How many times have I warmed up this cup of coffee? I'm sitting here on a very cold Ontario morning, trying to finish my dark roast before I have to throw it in the microwave once again. My daughter just finished her breakfast and is now playfully eating some puffs while talking to herself in her little sing-song voice. I love listening to her babbles. I imagine what she might be saying.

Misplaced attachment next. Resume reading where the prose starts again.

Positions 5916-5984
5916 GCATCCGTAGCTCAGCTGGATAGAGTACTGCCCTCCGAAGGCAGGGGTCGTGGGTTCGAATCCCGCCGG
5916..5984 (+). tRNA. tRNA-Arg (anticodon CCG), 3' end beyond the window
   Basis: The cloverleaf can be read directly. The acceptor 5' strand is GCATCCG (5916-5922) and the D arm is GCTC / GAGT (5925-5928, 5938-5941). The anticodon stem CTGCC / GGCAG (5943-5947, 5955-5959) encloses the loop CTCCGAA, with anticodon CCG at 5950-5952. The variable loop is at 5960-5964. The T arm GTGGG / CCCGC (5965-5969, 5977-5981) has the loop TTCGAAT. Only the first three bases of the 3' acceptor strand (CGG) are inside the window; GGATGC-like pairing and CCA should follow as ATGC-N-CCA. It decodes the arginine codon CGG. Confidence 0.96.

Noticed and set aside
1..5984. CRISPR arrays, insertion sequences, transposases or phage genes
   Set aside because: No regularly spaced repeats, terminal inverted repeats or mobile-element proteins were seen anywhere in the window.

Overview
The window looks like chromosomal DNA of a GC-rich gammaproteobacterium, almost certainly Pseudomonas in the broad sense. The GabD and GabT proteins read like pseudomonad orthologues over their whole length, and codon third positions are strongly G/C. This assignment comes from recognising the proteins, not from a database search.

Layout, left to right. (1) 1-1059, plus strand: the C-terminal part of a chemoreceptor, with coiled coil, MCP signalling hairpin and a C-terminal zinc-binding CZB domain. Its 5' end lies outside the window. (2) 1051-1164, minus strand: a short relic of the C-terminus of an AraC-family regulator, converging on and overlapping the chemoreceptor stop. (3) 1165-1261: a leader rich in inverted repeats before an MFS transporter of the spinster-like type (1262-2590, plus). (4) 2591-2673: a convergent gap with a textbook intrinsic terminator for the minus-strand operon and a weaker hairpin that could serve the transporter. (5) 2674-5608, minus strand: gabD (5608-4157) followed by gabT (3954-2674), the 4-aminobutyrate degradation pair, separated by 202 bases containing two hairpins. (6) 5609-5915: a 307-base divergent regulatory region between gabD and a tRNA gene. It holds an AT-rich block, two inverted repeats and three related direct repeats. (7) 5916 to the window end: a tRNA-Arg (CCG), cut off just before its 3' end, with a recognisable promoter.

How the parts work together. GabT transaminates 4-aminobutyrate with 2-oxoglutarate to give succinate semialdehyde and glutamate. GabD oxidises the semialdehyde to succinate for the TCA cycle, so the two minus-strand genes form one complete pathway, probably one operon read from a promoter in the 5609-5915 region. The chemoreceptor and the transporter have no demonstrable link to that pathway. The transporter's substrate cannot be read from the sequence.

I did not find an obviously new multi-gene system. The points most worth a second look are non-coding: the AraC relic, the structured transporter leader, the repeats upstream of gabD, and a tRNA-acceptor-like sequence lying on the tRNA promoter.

There is a stack of fabric on top of one of my sewing bins sitting on the floor in front of me still waiting to be made into a fabulous dress for my daughter's upcoming birthday. I look at it with longing. And loathing. Mostly longing. Longing to be superwoman, supermom, superhousewife, super...something. Longing to feel productive. It's not that I'm laz; it's not that I don't do anything during the day, it's just that the things I do don't stay done. Let me elaborate: I did dishes yesterday. Times three. What do you think my kitchen looks like this morning after breakfast? I cleaned up all the random toys littering the living room last night. Guess what? You got it, they're all out again. I'll have to sweep the floor twice today, even though I swept yesterday, and I'll have to sweep it again tomorrow. Yet even amidst the endless, repetative string of mommy chores which leave me feeling slightly annoyed, moderately unproductive and very tired, my little girl looks at me with big blue eyes full of wonder and throws her arms around my neck. Suddenly I am reminded that it is all worth it. More than worth it. My husband brings me coffee at the end of his shift. Even though I'll have to warm it up five more times, I remember why it is I do what I do: the same things I learned to appreciate when I was child myself. Love. Family. Hans Christian Andersen was right. Life is the most wonderful fairytale of all.